Church Communication Hero: Andraé Crouch

Church Communication Hero: Andraé Crouch

January 14, 2015 by

“It flows from the highest mountain, it reaches to the deepest valleys, His love that gives me strength from day-to-day will never lose its power.” -Andraé Crouch (1942-2015)

I briefly shared about Andraé Crouch during our church services on the Sunday after he died, though I’ll admit that I wasn’t entirely sure why at the time. I’m fairly certain that Christians more famous than Crouch die on a regular basis and rarely get so much as a tip of the hat at our church. Still, I felt compelled to acknowledge his passing for two reasons.

People outside the church are a lot more willing to engage with us than we think, especially through creativity.

He’s in the Hymnal!

First, Crouch was one of the few composers still alive whose work was featured in the hymnal we use at one of our services. I would have done the same for Sir Isaac Watts or Fanny Crosby, but alas, their times have long since come and gone.

Recent Church History

Second, I felt like Andraé Crouch was a name our young people needed to know. Most church history can feel like it happened so long ago, but Crouch was a living legend. Kirk Franklin confirmed as much when he referred to Crouch as “the architect of gospel music” in a tweet that broke the news of Crouch’s death to me.

Those reasons may merit a mention of Crouch in a church service, but why lift him to the status of church communication hero?

Andraé Crouch Was Real

We see the seemingly saccharine happiness of the 1970s Jesus People music or the 1990s Christian metal that looked and sounded like the 1980s and we groan. But Crouch and friends were the embodiment of that magical four-letter word toward which we Christians strive today in order to reach those skeptical Millennials: real.

Crouch’s music sounded like real music of the time (and some of it was simply better). It wasn’t filed under “CCM (Contemporary Christian Music)” or “Praise & Worship.” It was just music. There was a memorable moment during my recent binge-listening of Crouch when I heard a familiar musical element and blurted out, “That’s something Marvin Gaye would do!” That’s in stark contrast to many of today’s Christian artists, whose music often sounds unmistakably like it belongs in its own well-defined genre.

Connecting With People

We’re hesitant to engage with others outside our church culture because it’s comfortable to stay where we are.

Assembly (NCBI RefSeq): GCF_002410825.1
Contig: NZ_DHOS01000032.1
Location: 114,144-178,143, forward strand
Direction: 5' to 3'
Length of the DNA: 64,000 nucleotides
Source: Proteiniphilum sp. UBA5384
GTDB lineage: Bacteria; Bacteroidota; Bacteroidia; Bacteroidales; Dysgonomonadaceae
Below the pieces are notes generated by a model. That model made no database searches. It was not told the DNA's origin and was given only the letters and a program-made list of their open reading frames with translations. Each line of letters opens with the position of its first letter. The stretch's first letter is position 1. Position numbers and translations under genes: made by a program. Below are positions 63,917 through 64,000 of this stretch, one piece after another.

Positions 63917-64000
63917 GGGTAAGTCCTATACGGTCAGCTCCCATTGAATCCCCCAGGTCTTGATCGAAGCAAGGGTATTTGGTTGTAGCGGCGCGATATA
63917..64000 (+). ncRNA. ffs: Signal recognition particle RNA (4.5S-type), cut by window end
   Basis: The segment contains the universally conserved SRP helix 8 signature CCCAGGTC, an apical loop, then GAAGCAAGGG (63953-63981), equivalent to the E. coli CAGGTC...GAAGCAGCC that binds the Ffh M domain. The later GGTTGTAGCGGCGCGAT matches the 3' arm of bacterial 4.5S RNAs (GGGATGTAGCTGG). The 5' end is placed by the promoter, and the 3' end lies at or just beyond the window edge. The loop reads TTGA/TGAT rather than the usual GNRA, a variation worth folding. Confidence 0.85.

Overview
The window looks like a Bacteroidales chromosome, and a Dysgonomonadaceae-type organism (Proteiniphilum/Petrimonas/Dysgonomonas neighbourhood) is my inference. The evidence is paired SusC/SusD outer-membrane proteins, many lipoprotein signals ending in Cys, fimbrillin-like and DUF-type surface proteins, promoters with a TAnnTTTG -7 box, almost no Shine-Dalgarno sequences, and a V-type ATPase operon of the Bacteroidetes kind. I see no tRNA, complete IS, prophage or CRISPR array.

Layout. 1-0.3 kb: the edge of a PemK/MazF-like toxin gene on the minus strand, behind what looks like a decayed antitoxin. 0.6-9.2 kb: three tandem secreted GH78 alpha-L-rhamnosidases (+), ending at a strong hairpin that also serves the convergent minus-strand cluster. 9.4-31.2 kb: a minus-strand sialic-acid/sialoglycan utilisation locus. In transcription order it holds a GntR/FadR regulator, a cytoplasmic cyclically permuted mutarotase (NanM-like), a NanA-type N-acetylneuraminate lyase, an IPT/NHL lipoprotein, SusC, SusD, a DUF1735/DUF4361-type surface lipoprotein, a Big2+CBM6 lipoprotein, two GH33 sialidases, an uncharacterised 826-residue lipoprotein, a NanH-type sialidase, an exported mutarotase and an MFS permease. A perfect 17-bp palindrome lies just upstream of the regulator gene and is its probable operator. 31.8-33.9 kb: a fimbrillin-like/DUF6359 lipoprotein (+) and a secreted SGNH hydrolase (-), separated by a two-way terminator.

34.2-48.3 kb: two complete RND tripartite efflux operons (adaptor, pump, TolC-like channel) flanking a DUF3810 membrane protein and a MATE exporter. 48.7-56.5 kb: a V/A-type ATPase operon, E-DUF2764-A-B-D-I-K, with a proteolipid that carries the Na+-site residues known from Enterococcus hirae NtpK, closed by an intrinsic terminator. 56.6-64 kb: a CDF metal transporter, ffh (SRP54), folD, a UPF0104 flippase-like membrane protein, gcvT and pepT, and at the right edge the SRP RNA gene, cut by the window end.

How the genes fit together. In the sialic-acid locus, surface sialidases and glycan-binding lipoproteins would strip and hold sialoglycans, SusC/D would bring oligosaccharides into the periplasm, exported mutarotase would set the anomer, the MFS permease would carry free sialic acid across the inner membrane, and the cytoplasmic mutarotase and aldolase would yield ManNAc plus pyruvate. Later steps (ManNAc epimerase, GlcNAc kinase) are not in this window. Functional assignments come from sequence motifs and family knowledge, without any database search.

Crouch also engaged with real people, not just those within a Christian circle. Try to imagine the following headline for the obituary of a notable CCM artist like Chris Tomlin, David Crowder or even Michael W. Smith: “One of the greatest gospel singers of his generation, known for his choral work with Michael Jackson and Madonna.” I can’t do it. Yet, that was what The Guardian used for Crouch.

CCM as an industry seems content to remain isolated from interacting with their musical peers in secular culture. Too many Christians have eagerly followed suit. We’re hesitant to engage with others outside our church culture because it’s comfortable to stay where we are. There’s risk involved in spending time with people who think and live differently than we do. Befriending a rock star probably carries with it more temptation than we could possibly imagine.

Crouch mastered the art of being in the world, but not of it. (This is not to say that he was without blemish: Crouch was arrested for cocaine possession in 1982, though the charges were ultimately dropped.) In an era when culture wants us to fit neatly into boxes marked conservative or liberal, Christian or secular, Crouch seemed as comfortable sharing the stage with Billy Graham as he did sharing the studio with Elton John.

Crouch exemplified being salt and light as described by Jesus in Matthew 5:13-16. He was the same guy who loved Jesus and sought to bring God glory, regardless of circumstance. Crouch continued to sing songs about the King of Kings even while he wrote arrangements for The Lion King. When I think about the purpose of letting our light shine before others, I think of all the good works to which Crouch contributed, sacred and secular, and I can’t help but give glory to my Father in heaven for the things Crouch has done.

Connecting By Creating

If there’s anything for Christians—and ultimately church communicators—to learn from Andraé Crouch, maybe it’s that people outside the church are a lot more willing to engage with us than we think, especially through creativity. God chose us to emulate his creative nature to build things of much greater grandeur than the wall we erected between sacred and secular. For Crouch, there was no wall. He reached people from all walks of life by creating music with them.

The legacy of Andraé Crouch has little to do with his Grammys, Oscar nomination, or laundry list of famous friends. Some have credited Crouch as the founder of CCM for his success in taking musical elements from the radio to the sanctuary, but I think his claim to fame is so much more.

Ultimately, you couldn’t know the name of Andraé Crouch without hearing the name of Jesus Christ. And a whole lot of people across all lines—race, religion, gender, orientation—got to know his name over the last 72 years.


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Marc Aune

Marc Aune has served as director of worship ministries for North Haven Church in North St. Paul, Minn., since 2004. Marc is a frequent reader, semi-regular tweet replier, and occasional commenter of this website, and he's still sad that Keith Green died way too soon.
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